I’m not a huge football fan, but I have been following the bounty scandal that has hit the New Orleans Saints.
The NFL suspended Saints head coach Sean Payton, General Manager Mickey Loomis and former defensive coordinator Gregg Williams for participating in a pay-for-performance system that gave cash awards to players who hit opposing players hard enough to knock them out of a game or cause them to be helped off the field. The players most heavily involved in the bounty scheme face potential disciplinary action.
I know football is a rough sport. Players’ careers have been ended by legal hits. But for players to accept rewards for purposely taking someone out is barbaric in a sport that is brutal even when played fair. Weren’t the players in this scheme paid enough money already?
That’s a rhetorical question of course. Money has driven people to do all kinds of things in and out of sports. It’s part of our culture. We reward disgusting behavior. Look at how Wall Street helped sink the economy. Just look at reality TV. Bad boys, girls, men and women get paid for acting ugly. The uglier the act, the bigger the fame and fortune.
The Saints scandal ought to give us all pause. It should result in some introspection about what we will do for money. The Saints’ bounty system in many ways is similar to what occurs in other professional worlds where pay-for-performance results in people placing financial gain over doing the right thing. How else would you explain professionals who profited by making home loans to people who they had to know were stretching themselves financially under the best circumstances.
I’ve seen monthly mortgage payments that took up 50, 60 and even 70 percent of the person’s net pay. You might argue that the borrowers should have known better. But who in good conscience would approve a loan like that?
Okay, why should the NFL punish the Saints’ coaches and players? Isn’t it in the nature of the game of football to hit hard enough to wipe out your opponent?
And yet the NFL has rules against malicious and unnecessary roughness. In 2009 and 2011, the Saints were one of the top five teams for unnecessary roughness penalties, the NFL said. The team culture said playing nasty was preferred.
Players were paid $1,500 for knocking an opponent out of a game and $1,000 for a hit that led to an opposing player’s being helped off the field, according to the NFL. However small the bounties in comparison with salaries, money was still the motivator. (Make it to championship games and there’s more money. The Saints players received $83,000 bonuses for winning Super Bowl XLIV.) Players primarily funded the bounty program, according to the NFL.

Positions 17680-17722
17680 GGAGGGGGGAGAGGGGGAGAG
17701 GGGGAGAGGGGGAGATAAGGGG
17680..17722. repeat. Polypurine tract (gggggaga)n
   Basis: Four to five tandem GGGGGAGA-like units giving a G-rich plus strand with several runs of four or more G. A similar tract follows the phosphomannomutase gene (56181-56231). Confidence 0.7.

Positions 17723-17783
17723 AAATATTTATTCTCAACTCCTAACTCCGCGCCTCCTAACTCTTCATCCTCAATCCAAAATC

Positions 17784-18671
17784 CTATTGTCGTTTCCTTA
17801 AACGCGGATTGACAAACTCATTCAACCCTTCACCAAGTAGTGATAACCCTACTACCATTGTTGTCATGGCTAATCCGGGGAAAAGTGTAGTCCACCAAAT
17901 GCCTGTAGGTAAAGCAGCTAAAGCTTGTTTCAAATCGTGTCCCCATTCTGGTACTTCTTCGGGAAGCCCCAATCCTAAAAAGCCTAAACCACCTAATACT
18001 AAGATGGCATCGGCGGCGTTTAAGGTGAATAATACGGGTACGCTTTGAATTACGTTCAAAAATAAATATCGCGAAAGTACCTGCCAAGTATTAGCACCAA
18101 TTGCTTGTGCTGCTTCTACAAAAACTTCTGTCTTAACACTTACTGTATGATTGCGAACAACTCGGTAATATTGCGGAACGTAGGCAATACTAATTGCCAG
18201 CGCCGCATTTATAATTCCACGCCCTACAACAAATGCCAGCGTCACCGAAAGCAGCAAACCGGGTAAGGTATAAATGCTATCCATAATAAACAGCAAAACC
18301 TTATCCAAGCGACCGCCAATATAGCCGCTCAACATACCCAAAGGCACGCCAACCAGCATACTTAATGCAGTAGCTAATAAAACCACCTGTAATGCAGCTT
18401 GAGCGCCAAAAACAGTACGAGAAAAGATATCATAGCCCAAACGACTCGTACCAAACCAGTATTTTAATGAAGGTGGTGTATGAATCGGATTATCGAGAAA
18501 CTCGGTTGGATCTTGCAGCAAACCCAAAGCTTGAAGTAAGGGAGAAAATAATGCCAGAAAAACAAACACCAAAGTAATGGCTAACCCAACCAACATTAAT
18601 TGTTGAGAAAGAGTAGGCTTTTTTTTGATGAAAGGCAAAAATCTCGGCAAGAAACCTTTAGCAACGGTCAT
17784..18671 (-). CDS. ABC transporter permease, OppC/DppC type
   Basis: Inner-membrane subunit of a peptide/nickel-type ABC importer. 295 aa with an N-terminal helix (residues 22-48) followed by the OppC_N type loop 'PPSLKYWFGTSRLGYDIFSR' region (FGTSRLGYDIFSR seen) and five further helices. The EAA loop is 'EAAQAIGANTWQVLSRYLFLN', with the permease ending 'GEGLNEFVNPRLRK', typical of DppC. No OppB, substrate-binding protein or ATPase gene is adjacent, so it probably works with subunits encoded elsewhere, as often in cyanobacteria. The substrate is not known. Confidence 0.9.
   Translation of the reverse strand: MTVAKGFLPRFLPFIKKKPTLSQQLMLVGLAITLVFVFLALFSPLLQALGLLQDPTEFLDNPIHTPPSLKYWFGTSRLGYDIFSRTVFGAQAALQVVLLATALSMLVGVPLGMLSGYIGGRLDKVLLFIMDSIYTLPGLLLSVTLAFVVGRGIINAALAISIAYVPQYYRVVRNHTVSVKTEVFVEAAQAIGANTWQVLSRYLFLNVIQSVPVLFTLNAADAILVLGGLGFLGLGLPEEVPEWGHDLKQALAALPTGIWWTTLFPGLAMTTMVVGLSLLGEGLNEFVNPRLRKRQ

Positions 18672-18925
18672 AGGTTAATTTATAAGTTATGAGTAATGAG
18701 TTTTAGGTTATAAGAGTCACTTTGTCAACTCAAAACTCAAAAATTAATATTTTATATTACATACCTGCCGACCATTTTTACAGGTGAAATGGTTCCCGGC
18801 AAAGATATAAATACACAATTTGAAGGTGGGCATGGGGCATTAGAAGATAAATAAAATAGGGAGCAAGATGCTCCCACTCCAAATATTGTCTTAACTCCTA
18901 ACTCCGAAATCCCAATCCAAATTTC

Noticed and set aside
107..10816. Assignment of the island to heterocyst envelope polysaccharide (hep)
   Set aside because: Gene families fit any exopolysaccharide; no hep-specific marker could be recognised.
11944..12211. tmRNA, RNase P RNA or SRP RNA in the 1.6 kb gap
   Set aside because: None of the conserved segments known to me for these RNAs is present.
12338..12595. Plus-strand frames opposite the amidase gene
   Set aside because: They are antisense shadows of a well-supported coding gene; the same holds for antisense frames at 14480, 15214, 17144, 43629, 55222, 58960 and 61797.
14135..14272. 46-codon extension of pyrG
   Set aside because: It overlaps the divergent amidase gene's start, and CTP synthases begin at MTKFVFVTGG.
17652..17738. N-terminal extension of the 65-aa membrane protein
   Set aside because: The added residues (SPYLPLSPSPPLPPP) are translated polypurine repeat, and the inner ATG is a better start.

“We are all accountable and responsible for player health and safety and the integrity of the game,” NFL Commissioner Roger Goodell said. “We will not tolerate conduct or a culture that undermines those priorities.”
How many of us work for companies that have a culture of nastiness or caveat emptor (let the buyer beware)? Has that culture corrupted you?
Greg Smith, a former executive director at Goldman Sachs, said he resigned because he had had enough of the money-is-everything culture. He wrote an op-ed piece for the New York Times claiming that people got ahead by putting the interest of the company ahead of their clients and doing whatever brought the biggest profit to Sachs: “It makes me ill how callously people talk about ripping their clients off. . . . I don’t know of any illegal behavior, but will people push the envelope and pitch lucrative and complicated products to clients even if they are not the simplest investments or the ones most directly aligned with the client’s goals? Absolutely. Every day, in fact.”
In recent years, the Federal Trade Commission has been cracking down on various industries as part of a push to identify and address fraud and deceptive practices that particularly target people who are financially distressed.
“Weed out the morally bankrupt people, no matter how much money they make for the firm,” Smith said.
Or how much they make for your company or team.
NFL players know when they play football that they are going to be hit, but they shouldn’t be subject to gratuitous violence. In and out of sports, we should expect people to play fair, and if someone is hurt, it shouldn’t be intentional. If it is, the perpetrators deserve to be thrown out of the game.
Readers can write to Michelle Singletary c/o The Washington Post, 1150 15th St., N.W., Washington, D.C. 20071. Or e-mail: firstname.lastname@example.org. Personal responses may not be possible. Please also note comments or questions may be used in a future column, with the writer’s name, unless a specific request to do otherwise is indicated. For previous Color of Money columns, go to postbusiness.com.